Demands ‘Revolution’ in Cycle Transport Funding! – PRESS RELEASE

Don’t tell me where your priorities are. Show me where you spend your money and I’ll tell you what they are  – Jim Frick, Notre Dame USA., the Irish Cycling Advocacy Network, calls on the Government to implement the recommendation of the all-party Joint Oireachtas Committee on Climate Action (JOCCA) Report and of its own Climate Action Plan by allocating 10% of the Land Transport budget to cycling with immediate effect from Budget 2020. Currently, despite the fact that cycling provides the highest rate of return on investment of all transport projects, as well as numerous co-benefits for health and the environment, it receives less than 2% of the land transport budget, notwithstanding recent increases. According to the Chairperson of, Colm Ryder, “10% of Transport funding is required, in order to expedite the development of a comprehensive cycle policy and long-stalled strategic cycling infrastructure projects not just in Kildare but in all of our urban and rural areas”.

Read Budget 2020 submission here: .

In addition to essential cycling infrastructure, ranging from commuter routes to greenways, is calling for the establishment of a National Cycling Office within the Department of Transport Tourism and Sport, to oversee overall development in Policy and Legislation, and for the appointment of dedicated cycling officers at senior level in all local authorities. points out that one striking, short-sighted and regrettable omission from the Government’s Climate Action Plan is the absence of any incentives towards the purchase of electric bikes, or electric cargo bikes. This is in spite of projections from the Department of Transport Tourism and Sport that the cost of congestion in the Greater Dublin Area will amount to €2Billion per year by 2033. Instead, the very first action mentioned in the Transport Section of the Plan is to develop the EV charging network so as to support “at least” 800,000 EV’s by 2030. Modal shift is mentioned in the Plan only in the context of Public Transport. E-bikes (including e-cargo bikes) have great potential to encourage modal shift and change the transportation dynamic. E-bikes have the potential to replace a family car, enable longer commutes, enable older people to remain active for longer, facilitate cycling in hilly areas, increase levels of everyday cycling, and help to reduce congestion levels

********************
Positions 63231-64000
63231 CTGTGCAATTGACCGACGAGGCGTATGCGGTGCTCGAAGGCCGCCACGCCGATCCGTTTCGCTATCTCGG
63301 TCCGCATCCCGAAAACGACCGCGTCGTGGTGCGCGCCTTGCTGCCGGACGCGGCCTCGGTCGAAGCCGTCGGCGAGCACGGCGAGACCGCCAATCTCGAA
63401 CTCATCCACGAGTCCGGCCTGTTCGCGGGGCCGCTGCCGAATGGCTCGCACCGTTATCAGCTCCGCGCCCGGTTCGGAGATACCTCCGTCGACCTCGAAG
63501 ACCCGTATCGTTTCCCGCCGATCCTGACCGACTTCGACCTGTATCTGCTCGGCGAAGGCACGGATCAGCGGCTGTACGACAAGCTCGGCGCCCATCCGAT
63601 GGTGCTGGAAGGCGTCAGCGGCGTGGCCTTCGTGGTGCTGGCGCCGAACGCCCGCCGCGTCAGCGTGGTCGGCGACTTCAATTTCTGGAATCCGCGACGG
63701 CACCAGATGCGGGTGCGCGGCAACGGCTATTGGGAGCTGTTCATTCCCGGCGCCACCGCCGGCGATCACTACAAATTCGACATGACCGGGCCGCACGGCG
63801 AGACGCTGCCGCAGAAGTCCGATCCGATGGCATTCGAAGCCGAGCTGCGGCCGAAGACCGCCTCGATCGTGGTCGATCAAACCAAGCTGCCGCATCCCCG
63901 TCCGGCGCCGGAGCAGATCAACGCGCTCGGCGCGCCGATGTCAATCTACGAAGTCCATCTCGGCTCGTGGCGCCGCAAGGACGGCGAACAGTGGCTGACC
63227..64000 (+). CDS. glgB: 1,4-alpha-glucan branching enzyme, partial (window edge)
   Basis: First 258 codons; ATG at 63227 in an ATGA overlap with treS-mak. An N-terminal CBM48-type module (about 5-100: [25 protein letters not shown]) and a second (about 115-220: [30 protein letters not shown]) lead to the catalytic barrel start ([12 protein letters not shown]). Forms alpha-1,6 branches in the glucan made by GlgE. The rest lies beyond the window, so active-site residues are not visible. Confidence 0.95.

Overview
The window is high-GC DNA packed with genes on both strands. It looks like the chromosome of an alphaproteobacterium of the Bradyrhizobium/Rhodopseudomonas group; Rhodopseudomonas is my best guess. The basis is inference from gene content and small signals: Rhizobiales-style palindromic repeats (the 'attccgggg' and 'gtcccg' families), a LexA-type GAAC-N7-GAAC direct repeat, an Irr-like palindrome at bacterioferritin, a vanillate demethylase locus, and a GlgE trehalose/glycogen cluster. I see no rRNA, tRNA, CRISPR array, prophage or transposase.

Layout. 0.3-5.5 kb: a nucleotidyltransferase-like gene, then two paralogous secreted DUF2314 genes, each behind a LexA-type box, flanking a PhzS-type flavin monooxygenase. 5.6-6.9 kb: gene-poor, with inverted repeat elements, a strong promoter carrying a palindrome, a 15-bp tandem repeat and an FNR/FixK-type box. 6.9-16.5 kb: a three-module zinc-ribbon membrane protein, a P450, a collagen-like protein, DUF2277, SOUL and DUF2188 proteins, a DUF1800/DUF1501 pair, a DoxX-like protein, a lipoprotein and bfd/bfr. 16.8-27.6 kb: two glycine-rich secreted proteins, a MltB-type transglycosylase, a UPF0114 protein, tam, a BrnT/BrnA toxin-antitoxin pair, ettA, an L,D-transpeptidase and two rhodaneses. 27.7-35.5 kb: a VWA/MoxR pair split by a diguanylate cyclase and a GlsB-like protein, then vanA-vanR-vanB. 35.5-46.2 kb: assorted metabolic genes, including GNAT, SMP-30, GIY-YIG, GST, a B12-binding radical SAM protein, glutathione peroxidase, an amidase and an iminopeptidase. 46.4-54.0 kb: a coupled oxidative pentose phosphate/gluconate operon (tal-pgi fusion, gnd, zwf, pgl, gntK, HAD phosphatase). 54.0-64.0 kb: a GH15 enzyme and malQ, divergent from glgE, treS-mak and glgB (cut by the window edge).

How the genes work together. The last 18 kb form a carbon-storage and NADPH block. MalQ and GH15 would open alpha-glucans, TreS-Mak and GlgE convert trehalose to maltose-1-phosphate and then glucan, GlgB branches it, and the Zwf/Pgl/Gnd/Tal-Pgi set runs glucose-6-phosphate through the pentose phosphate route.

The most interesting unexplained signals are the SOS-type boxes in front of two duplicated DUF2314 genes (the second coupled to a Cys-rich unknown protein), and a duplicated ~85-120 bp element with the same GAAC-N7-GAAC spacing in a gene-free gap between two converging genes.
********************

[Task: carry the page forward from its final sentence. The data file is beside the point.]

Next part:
For these reasons, from Budget 2020 onward the Government must develop and operate a purchase subsidy for e-bikes, in parallel with the subsidy for electric cars. An extra generous allowance should be given to those who show that they are replacing a car with an e-bike. It is critical that e-cargo bikes are included in this scheme as they are a cost effective and low emissions means of freight deliveries in cities, as well as potential family transporters.

Other asks in the budget submission include mandating the provision of high-volume safe and secure bike parking at all public transport hubs, all public buildings such as schools, hospitals, libraries etc, and all major event centres such as sport and concert venues as well as provision for the carriage of bikes on trains and buses. In addition, the organisation wants to see cycle training being made available free of charge in all primary and second level schools. It wishes to see greater flexibility in the Bike to Work scheme including its extension to those not in work such as students, the unemployed and retired people. Finally, Mr Ryder states that legislation and enforcement are crucial – “The long-promised safe passing (of cyclists) legislation is by far the most urgent need, but other laws, to bring us in line with our European neighbours, such as contra-flow cycling on one-way streets and turning left on red lights are required” he stated, “as well as enforcement action on parking in cycle lanes”.


Leave a Reply

Fill in your details below or click an icon to log in: Logo

You are commenting using your account. Log Out /  Change )

Facebook photo

You are commenting using your Facebook account. Log Out /  Change )

Connecting to %s